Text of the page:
When you visit Eye of the Day Garden Design Center in Carpinteria, you’ll see a lot of things: authentic European and American terra cotta, statuary, fountains, a gift shop full of wonderful books and more. You’ll also see succulent planters designed by Mimi Richardson, whose eye for color, texture and scale has resulted in our collection of one-of-a-kind pieces that are ready to take home.
I sat down and talked with Mimi to find out more about her creative inspiration.
Q: How did your background growing up around horticulture influence the way you think about and design with plants today?
A: I grew up living on Seaside Banana Farm with my parents and three sisters. Playing in the dirt was more than just a saying for me. My dad raised fifty varieties of organic bananas plus other subtropical plants and fruits like passion fruit, mango and papaya, plus there was always a multitude of plants around that were being studied and tested. My inspiration for design came later, when I worked at Pan’s Garden in Summerland, CA, and then Island View Nursery in Carpinteria.
Q: Regarding the containers you plant up for Eye of the Day, what makes you lean toward succulents?
A: While I try to be just as artistic with other plant materials, it is succulents I most prefer to work with. As to containers, succulents give immediate instant gratification and they maintain themselves from the get go and anyone can take care of them. There are forms, textures and colors to satisfy everyone and their proclivities.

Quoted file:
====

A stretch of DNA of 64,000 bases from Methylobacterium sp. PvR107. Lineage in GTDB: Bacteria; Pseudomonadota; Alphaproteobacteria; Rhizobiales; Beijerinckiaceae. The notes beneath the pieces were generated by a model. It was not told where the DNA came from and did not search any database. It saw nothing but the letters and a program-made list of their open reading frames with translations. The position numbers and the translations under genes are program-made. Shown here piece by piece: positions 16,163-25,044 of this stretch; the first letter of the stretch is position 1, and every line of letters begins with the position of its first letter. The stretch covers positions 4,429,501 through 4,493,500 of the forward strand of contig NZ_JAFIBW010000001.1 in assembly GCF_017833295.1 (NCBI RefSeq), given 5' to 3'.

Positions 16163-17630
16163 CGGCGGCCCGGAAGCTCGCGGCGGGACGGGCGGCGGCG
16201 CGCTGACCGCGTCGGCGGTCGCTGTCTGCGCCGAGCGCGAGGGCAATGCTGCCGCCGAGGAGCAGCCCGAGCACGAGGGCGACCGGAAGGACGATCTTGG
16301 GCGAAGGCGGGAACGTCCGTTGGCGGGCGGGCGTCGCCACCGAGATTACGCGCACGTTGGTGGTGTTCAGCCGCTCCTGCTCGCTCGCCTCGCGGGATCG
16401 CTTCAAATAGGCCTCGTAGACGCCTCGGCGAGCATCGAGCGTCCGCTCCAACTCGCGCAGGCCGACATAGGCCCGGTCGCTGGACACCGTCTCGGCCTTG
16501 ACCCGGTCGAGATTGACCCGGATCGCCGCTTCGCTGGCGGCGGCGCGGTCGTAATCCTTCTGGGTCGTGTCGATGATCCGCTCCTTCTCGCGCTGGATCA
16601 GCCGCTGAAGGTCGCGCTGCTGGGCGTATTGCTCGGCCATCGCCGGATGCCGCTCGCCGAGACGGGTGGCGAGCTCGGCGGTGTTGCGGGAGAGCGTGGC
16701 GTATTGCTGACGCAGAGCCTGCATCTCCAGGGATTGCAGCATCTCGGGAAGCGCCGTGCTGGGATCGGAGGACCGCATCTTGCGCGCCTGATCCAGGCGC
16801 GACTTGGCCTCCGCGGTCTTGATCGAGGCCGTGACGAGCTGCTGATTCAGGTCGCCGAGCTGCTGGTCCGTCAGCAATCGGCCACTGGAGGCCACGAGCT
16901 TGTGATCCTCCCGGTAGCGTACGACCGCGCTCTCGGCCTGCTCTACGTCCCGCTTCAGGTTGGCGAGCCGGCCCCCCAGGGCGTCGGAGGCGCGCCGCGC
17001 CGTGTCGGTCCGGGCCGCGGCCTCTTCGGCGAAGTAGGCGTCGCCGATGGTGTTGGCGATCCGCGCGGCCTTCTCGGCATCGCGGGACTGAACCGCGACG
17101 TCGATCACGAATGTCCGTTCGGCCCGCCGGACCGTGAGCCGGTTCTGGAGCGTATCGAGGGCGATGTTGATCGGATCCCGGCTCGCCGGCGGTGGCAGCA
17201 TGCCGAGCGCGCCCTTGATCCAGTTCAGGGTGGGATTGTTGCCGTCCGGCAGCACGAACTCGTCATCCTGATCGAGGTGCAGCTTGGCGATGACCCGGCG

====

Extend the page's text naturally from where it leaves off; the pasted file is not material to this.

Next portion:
Q:. Can you comment on how color, texture and size of plants figure into the way you design the containers?
A: I don’t have a design layout for containers or specific forms. Like Jackson Pollack, I let the plants speak to me and for me and go with their flow and as they populate the container. As I work, I make adjustments, sometime even tearing them out and replacing them until I’m satisfied with the feel and look. Obviously, colors and textures play into it, but not until they are in my hands.
Q: Can you comment on the containers themselves: what you like about them, which one do you prefer, and why?
A: The contemporary form excites me as much as the elegant and high-colored French Anduze. We planted up a number of old French Cavalry stone troughs awhile back and although it was a challenge and they turned out beyond my wildest imagination. Each container allows me to escape into a new adventure.
Q: In terms of customers caring for these planters once they buy them, what do you suggest?
A: We plant them in correct soil and from there they just need to be groomed for old or dead foliage and watered sparingly (and don’t forget an occasional loving chat).
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